[Aside: We had to do an extra roasting of dark peaberry and have a few pounds available. If you’re interested, please contact me. It’s $55/pound or $30/half pound.]

I took photos of some trees today. I was expecting Kona snow almost a week ago. We had a big rain on Dec. 11, almost two inches, and I thought we’d have beautiful snow. The buds are there, but they’re slow to open, and there aren’t as many buds as I hoped for. Last season’s two producing blocks look tired. A lot of leaves are missing from the center branches. I’m glad they’ll be stumped soon and get a break. I thank them for producing so well this year.

We’re starting to see humpback whales from various spots. I really enjoy seeing them from the lānai. Most recently I saw about eight boats clustered in a certain area. I took out the binoculars and it didn’t take long to see the whales diving, breaching, fin slapping, etc. I saw at least seven in a pod on the move, heading south. I feel joy seeing them. And gratitude. Some years we see more than others. I’ll be interested in the whale count for 2024. This is the info from 2023; they count January, February, and March.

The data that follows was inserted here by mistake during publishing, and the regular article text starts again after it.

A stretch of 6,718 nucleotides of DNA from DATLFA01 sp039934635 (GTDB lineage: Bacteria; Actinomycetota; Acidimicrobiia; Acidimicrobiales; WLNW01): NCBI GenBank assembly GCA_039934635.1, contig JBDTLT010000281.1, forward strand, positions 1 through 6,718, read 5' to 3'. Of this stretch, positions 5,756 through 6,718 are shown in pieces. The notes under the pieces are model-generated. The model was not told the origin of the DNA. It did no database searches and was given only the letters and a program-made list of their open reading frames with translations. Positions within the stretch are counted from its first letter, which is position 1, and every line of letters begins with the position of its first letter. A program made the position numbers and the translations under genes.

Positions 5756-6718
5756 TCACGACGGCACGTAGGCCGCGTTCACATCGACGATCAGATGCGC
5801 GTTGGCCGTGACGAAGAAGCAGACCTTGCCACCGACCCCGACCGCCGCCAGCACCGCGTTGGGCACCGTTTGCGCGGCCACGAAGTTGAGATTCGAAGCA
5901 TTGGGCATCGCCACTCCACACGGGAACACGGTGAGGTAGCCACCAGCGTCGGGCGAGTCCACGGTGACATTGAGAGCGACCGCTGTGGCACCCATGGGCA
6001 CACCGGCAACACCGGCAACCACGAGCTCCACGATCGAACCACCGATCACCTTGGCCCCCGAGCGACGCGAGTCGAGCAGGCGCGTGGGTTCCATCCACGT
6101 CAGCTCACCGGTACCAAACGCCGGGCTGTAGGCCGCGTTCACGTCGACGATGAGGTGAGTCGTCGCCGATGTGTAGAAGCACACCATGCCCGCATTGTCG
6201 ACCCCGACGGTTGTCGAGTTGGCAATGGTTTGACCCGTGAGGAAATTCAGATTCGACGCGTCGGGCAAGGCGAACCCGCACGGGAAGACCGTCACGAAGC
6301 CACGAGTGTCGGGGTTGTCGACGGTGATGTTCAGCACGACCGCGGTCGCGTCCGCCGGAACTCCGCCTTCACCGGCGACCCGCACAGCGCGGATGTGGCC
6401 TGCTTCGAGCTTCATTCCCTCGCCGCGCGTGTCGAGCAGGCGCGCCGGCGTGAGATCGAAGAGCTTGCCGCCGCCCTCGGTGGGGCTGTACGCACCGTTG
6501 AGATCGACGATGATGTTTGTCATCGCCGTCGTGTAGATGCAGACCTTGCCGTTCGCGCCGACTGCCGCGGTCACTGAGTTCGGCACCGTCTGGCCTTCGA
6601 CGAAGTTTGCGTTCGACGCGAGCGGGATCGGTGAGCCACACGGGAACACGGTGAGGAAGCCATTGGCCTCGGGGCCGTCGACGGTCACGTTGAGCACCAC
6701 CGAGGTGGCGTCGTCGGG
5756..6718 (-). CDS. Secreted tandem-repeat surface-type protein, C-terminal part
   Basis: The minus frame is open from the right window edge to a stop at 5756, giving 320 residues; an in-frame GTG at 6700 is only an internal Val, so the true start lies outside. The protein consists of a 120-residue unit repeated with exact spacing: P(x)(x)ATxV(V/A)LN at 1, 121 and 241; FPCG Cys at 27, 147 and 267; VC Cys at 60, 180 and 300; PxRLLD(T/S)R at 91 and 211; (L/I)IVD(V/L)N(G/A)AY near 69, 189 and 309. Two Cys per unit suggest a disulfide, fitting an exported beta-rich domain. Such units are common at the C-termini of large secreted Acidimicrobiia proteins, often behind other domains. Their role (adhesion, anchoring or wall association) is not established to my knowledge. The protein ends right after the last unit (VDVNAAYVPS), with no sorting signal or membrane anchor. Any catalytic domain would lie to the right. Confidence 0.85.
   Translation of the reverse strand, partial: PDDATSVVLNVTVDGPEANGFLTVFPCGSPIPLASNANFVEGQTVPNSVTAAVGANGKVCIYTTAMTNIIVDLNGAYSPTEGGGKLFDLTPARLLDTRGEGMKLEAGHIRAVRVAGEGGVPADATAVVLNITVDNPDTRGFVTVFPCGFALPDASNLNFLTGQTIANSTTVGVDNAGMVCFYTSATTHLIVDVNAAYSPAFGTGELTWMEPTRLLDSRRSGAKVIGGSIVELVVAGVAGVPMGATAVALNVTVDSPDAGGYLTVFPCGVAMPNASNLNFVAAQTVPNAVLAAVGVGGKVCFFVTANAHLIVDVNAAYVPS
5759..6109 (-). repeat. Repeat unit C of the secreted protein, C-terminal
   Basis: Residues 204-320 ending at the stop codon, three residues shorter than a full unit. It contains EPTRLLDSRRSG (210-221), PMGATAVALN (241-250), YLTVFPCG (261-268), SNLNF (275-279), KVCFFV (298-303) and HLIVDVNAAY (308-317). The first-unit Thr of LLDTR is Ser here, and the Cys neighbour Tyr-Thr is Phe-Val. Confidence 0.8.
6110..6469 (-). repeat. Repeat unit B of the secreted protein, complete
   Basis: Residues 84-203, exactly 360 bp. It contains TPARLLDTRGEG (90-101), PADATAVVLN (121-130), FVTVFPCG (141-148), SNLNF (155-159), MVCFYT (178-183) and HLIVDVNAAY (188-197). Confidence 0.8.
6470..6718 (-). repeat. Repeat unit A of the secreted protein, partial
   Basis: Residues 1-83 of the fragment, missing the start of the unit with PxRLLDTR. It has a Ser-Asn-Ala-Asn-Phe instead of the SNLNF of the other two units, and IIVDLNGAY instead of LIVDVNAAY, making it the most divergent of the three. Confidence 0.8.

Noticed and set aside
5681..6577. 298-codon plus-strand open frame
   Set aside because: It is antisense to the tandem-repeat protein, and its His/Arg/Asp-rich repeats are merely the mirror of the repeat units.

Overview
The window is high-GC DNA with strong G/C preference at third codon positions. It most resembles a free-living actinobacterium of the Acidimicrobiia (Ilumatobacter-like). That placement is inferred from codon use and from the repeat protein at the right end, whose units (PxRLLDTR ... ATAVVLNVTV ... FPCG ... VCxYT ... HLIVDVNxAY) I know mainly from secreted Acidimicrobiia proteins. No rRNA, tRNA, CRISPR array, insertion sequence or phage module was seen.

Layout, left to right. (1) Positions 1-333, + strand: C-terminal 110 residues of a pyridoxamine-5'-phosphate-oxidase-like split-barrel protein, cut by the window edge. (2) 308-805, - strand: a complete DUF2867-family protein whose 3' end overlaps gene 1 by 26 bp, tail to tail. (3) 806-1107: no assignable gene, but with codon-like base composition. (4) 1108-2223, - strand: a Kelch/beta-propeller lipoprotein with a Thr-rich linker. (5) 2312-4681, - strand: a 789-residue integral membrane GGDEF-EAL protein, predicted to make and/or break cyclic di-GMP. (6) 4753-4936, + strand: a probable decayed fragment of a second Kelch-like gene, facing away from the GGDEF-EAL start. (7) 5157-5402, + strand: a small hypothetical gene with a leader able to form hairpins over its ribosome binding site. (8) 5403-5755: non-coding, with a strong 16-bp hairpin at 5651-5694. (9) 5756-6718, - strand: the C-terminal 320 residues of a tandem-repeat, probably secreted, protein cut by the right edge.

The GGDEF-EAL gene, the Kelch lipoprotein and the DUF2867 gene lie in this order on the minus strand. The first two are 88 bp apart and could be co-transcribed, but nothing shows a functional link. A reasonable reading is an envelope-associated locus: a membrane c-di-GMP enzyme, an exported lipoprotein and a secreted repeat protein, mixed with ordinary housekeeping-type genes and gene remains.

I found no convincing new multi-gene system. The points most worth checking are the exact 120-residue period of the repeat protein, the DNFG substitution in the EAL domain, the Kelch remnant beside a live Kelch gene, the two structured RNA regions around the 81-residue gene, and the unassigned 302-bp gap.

On a personal note, here’s a crazy story. I had spent an afternoon with a recently made friend who lives here. During our time together I learned she used to play taiko … serious taiko. And a couple were visiting her from the mainland whom she knew from their taiko days. They used to play with Seattle Kokon Taiko in the early 90’s, and played for different lengths of time. By the time my friend left, they used to perform a gig almost every weekend March through November, and a few more sprinkled from December through February.